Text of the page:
{¶ 11} The jury then returned, and defense counsel called Chafin to the stand. After being sworn in, Chafin provided identifying information. Defense counsel then handed Chafin his affidavit and asked whether he recognized it. Acting on his own counsel's advice, Chafin invoked his right against self-incrimination under the Fifth Amendment. Chafin further indicated that at his counsel's instruction, he would "plead the fifth" in response to any question. Counsel for Chafin confirmed that he advised Chafin to invoke the Fifth Amendment in response to any further questioning. The trial court noted defense counsel's objection and instructed the jury not to draw any inference either for or against appellant on the basis of Chafin's failure to testify. On the objection of plaintiff-appellee, State of Ohio, the trial court did not admit Chafin's affidavit into evidence on the basis that appellant was an unavailable witness, and the affidavit did not fall within any exception in Evid.R. 804(B). Appellant did not testify in his own defense or call any other witness.

{¶ 12} On October 13, 2016, the jury returned verdicts finding appellant guilty of all counts. Several weeks later, appellant filed an affidavit, pursuant to R.C. 2929.18(B)(1), setting forth his indigence.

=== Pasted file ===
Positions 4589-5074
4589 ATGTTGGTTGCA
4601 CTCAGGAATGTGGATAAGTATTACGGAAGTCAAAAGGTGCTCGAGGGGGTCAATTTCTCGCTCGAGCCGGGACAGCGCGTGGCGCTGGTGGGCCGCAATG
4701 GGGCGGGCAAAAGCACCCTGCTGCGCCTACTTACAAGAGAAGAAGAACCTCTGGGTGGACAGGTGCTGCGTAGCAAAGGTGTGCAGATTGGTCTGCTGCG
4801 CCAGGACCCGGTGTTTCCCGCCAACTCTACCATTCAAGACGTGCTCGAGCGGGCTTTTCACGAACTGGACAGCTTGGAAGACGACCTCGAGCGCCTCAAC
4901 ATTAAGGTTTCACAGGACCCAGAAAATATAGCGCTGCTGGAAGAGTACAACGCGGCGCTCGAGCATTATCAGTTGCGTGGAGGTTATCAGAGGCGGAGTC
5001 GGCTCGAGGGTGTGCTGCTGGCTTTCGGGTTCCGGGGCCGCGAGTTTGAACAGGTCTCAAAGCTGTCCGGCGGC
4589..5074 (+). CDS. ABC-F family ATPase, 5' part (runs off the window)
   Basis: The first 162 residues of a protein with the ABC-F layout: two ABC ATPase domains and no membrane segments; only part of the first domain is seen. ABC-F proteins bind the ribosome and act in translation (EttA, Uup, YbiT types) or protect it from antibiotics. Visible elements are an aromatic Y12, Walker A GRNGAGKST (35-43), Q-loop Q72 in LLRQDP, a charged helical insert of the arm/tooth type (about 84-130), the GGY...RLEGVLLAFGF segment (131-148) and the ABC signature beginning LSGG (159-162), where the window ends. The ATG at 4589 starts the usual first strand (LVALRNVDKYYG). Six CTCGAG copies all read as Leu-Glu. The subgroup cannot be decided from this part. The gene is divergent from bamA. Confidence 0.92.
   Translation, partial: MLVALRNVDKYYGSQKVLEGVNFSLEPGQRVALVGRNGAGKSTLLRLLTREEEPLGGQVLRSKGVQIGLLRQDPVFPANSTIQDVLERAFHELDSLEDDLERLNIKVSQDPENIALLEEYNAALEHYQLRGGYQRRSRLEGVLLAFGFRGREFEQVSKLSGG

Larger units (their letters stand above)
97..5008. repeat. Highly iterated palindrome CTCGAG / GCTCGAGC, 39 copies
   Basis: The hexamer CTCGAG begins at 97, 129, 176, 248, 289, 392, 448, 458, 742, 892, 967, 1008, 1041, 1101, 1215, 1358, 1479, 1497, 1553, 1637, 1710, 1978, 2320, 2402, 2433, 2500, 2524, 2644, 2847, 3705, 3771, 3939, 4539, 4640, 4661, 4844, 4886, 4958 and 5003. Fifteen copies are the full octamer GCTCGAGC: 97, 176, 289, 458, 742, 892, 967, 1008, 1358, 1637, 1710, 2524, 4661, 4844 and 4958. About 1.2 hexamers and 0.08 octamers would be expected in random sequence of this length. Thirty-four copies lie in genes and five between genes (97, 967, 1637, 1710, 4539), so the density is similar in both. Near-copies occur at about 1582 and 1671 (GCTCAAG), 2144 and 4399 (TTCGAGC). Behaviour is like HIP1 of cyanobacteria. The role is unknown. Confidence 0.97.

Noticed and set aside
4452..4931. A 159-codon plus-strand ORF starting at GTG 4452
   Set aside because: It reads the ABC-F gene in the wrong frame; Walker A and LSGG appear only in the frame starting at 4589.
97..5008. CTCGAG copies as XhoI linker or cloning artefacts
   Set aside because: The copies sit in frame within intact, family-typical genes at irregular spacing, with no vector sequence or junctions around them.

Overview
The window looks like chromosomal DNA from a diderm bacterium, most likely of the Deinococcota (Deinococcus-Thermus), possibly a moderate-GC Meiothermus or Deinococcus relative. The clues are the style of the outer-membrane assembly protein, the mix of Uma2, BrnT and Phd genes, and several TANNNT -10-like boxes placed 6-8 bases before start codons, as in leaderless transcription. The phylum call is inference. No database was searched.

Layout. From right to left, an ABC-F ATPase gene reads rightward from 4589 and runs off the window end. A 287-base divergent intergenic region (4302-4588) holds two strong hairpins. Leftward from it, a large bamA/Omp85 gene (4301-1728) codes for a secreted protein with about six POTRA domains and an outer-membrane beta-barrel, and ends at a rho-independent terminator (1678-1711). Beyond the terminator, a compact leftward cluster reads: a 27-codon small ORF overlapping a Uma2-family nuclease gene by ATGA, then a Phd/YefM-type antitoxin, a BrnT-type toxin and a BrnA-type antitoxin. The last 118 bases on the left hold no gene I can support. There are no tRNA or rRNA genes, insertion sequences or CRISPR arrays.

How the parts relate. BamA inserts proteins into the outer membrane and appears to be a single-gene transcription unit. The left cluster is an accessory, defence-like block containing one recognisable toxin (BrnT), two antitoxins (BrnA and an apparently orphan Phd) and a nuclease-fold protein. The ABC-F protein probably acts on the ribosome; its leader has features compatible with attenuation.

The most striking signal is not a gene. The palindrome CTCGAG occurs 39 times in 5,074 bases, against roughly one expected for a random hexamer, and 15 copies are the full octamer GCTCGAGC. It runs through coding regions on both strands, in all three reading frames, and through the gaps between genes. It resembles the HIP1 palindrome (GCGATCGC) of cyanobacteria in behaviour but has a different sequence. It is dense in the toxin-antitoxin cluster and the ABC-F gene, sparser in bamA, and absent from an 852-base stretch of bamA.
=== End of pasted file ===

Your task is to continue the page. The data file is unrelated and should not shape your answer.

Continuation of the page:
{¶ 13} The trial court conducted a sentencing hearing on November 2, 2016, whereby it merged Count 1 with Count 2, merged Count 3 with Count 4, and imposed a sentence of 11 years each as to Counts 2 and 4 to be served concurrent with each other. Regarding a fine, appellant reminded the trial court of the affidavit of indigence filed, pursuant to R.C. 2929.18(B)(1), and asserted that while he may have enough money to cover the $1,000 court costs, he had no ability to pay a mandatory fine of $10,000 considering he will be incarcerated and have no income. Nevertheless, the trial court imposed a mandatory fine of $10,000 on each of the two counts and deferred collection of the fine and costs until appellant is released from prison. Appellant again pointed out the affidavit of indigence, and the trial court responded "I know, and I'm not making that finding at this time." (Sentencing Hearing Tr. at 16.) Appellant asked whether the trial court is making a finding that appellant is not indigent, and the trial court responded "[u]nless [appellee]'s stipulating that he is. I mean, he can pay something." (Sentencing Hearing Tr. at 17.) Thereafter, the following exchange occurred: